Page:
Lucky, lucky me.

Another week, another conference, another country. This time I’m in Prague, and am relishing the opportunity. Having got up at a ridiculous hour (4am, after 3 hours’ sleep), my colleague and I got into Prague at 9am. Quite impressive, considering most people back in Britain were still enjoying their Saturday morning lie-ins…

The Charles Bridge early in the morning

From the airport, we had the choice of paying the princely sum of 700 Koruna (about £18) for a taxi into town, or of using the efficient (and very cheap) public transport (bus, then metro), for 15 Koruna (30p). I learnt my second word in Czech (Vystup = Exit) – the first Czech word I learned was during my previous visit to Prague, 9 years ago. Somehow, I still remember that ice cream is called “zmrzlina” – maybe I considered it a useful word to retain, or perhaps its run of 5 consonants made it particularly memorable.

We found our way to the conference location, and our accommodation – the Prague Hilton. In a thoroughly modern area of town, away from the charming old architecture, the large glass building looked rather uninspiring from outside. Once within, the reception area opens out onto an expansive and very impressive Atrium, creating a huge courtyard topped by a glass roof 10 floors up. For some strange reason, they only have elevators on one side of the building, and due to the central space, reaching my room involves walking half way round the circumference of the building to reach the other side. The room’s window looks into the Atrium, with plants and waterfalls below, and the glass ceiling above – all very futuristic.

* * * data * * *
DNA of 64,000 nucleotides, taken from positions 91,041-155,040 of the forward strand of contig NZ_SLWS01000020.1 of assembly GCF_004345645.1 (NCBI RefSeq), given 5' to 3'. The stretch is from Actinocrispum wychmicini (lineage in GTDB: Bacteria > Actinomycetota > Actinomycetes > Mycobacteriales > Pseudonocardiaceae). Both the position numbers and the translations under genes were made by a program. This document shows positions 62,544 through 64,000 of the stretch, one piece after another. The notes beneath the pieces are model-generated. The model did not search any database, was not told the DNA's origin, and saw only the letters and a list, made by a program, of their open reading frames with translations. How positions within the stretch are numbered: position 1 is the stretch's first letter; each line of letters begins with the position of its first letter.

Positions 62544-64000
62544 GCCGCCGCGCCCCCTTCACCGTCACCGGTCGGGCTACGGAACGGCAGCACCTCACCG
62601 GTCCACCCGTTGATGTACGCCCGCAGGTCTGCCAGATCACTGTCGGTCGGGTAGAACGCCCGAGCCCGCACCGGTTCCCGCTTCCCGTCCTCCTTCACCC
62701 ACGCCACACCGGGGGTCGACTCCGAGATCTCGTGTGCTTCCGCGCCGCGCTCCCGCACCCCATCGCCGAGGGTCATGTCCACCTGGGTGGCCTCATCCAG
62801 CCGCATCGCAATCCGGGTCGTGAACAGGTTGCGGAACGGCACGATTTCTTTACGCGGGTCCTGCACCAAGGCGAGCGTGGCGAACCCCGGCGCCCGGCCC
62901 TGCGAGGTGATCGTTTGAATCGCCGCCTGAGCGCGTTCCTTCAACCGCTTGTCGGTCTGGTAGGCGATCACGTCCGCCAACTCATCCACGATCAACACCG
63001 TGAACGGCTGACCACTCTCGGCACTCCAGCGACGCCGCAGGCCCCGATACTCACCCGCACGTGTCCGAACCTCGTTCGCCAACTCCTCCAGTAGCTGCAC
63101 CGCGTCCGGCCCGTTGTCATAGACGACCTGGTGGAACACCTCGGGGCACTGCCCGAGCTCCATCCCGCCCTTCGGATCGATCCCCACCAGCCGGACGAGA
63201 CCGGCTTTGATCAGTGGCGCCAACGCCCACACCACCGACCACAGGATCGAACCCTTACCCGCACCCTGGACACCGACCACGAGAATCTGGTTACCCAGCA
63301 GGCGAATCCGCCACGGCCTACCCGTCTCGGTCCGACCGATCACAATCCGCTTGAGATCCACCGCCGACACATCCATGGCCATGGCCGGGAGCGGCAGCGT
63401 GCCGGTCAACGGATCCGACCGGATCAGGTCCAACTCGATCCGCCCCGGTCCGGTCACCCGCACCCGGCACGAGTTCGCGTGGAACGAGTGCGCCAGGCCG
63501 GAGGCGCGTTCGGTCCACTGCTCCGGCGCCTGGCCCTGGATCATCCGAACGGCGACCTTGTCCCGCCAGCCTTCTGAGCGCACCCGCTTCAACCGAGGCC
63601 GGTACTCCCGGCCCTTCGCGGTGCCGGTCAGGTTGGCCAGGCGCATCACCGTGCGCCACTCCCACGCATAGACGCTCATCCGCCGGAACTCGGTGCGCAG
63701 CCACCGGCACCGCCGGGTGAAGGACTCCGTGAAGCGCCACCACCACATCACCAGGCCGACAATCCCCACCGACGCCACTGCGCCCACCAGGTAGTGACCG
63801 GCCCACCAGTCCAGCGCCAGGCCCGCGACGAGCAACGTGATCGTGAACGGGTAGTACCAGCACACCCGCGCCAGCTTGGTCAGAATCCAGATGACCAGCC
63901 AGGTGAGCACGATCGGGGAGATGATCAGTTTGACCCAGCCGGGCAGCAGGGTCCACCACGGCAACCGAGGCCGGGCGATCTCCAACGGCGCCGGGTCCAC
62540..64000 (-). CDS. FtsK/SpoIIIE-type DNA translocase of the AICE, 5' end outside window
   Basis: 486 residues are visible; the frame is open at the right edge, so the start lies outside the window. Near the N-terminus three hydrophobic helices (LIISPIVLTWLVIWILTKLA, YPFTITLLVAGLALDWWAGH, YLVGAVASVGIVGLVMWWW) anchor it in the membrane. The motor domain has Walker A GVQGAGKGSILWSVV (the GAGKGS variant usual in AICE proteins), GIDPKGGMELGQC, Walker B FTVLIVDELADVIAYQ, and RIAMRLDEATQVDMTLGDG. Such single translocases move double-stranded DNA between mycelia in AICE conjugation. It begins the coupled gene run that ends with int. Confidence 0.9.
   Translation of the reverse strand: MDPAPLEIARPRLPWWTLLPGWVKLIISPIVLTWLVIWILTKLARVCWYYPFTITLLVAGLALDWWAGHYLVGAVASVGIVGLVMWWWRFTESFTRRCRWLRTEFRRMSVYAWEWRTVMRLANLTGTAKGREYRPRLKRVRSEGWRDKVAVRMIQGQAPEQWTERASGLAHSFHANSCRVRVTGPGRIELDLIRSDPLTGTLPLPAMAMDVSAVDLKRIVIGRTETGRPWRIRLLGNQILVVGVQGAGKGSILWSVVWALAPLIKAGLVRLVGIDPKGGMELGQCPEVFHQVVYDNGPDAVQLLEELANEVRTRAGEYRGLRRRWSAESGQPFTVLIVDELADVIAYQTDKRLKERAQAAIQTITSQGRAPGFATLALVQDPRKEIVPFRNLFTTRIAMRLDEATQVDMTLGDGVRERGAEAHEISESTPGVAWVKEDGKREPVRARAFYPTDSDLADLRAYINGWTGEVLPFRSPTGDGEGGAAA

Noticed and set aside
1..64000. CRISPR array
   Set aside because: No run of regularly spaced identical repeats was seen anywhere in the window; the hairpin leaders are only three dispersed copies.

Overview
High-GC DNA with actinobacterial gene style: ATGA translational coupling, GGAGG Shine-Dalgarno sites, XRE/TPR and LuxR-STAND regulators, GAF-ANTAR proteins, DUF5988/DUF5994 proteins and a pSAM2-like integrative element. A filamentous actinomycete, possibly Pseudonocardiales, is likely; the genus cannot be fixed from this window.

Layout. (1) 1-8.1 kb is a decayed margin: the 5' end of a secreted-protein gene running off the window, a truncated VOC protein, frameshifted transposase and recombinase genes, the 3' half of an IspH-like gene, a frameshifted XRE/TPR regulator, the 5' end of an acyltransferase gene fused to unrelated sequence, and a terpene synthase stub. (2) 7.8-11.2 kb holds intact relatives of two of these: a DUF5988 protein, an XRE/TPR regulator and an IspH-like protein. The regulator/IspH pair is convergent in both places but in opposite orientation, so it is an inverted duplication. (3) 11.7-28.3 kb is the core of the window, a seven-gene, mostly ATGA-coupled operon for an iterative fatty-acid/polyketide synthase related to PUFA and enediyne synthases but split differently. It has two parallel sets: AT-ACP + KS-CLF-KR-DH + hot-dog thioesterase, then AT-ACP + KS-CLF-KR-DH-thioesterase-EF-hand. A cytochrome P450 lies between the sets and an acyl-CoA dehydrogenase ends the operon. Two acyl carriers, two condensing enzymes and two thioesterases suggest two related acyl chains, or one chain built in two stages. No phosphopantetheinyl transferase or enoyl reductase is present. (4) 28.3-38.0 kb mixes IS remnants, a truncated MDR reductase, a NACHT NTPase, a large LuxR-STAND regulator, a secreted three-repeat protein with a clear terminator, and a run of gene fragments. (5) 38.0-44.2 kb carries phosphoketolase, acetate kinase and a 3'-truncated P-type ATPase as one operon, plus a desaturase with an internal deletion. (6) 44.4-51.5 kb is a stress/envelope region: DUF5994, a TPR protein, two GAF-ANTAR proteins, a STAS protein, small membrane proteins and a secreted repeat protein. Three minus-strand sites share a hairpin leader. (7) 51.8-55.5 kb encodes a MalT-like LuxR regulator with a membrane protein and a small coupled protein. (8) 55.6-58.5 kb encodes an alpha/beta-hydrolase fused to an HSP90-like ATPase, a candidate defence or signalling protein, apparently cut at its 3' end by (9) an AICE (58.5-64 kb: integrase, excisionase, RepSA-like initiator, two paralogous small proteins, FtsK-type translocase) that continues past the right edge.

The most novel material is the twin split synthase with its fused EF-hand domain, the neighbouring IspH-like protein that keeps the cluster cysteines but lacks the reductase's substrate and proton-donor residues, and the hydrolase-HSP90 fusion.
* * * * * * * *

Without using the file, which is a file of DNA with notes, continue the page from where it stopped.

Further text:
My French colleague and I spent the afternoon visiting Prague, walking the “Silver Route” from the Powder Tower and Municipal House, past the Cathedral and Astronomical Clock on Wenceslas Square, over the Charles Bridge, and up to Prague Castle. Each building we passed seemed more ornate and impressive than the last, and by the time we reached the castle, our reaction to yet another beautiful spired rooftop was rather blasé.

Having walked around for nigh on three hours, we returned for a short nap before setting up our booth in the conference venue for the opening drinks reception, and offering product demonstrations to passing conference delegates. Now joined by our third colleague, we returned to the centre of Old Prague in the evening for dinner on Wenceslas Square, surrounded by the beautifully-lit Cathedral and Astronomical Clock Tower. We had another wander to Charles Bridge, to see the towers and Castle lit up, and to help digest yet more fried fare.

Prague Castle at Night

The bridge seemed a world away from its daytime persona – all of the street vendors and masses of tourists had disappeared. The gold-bearing statues along the sides merged into the night, and you’d see the occasional beggar, lying prostrate on the ground, head almost touching the ground, proferring a cup for charity. Giving the appearing of a meek, unworthy soul, it is certainly a radically different approach to the all-too noticeable beggars of London & Cambridge.


I was fortunate to be able to visit Annecy, to attend a conference for work. The conference was at the Imperial Palace, where we also stayed:

My room offered a fantastic view over Lake Annecy, the purest lake in Europe.

On the opening night of the conference, we dined on a boat on the lake, and on the last night, we dined in the Chateau d’Annecy, a 15th Century castle. The pre-dinner entertainment consisted of a pair of fire-jugglers:

Molten Thames

Flying back into London Luton airport at 8:30am, I got some amazing views of Southern England, and caught this great view of London in the morning light – the low sun made the Thames look like freshly poured molten gold. You can see the Thames Flood Barrier, The Millennium Dome, City Airport, Tower Bridge, and the Thames Estuary.

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Molten Thames

We flew across France at 40,000ft to avoid turbulence; the altitude we kept coming across the channel gifted us some great views of Southern England, as well as some great ice crystals.

Ice Crystals on Airplane Window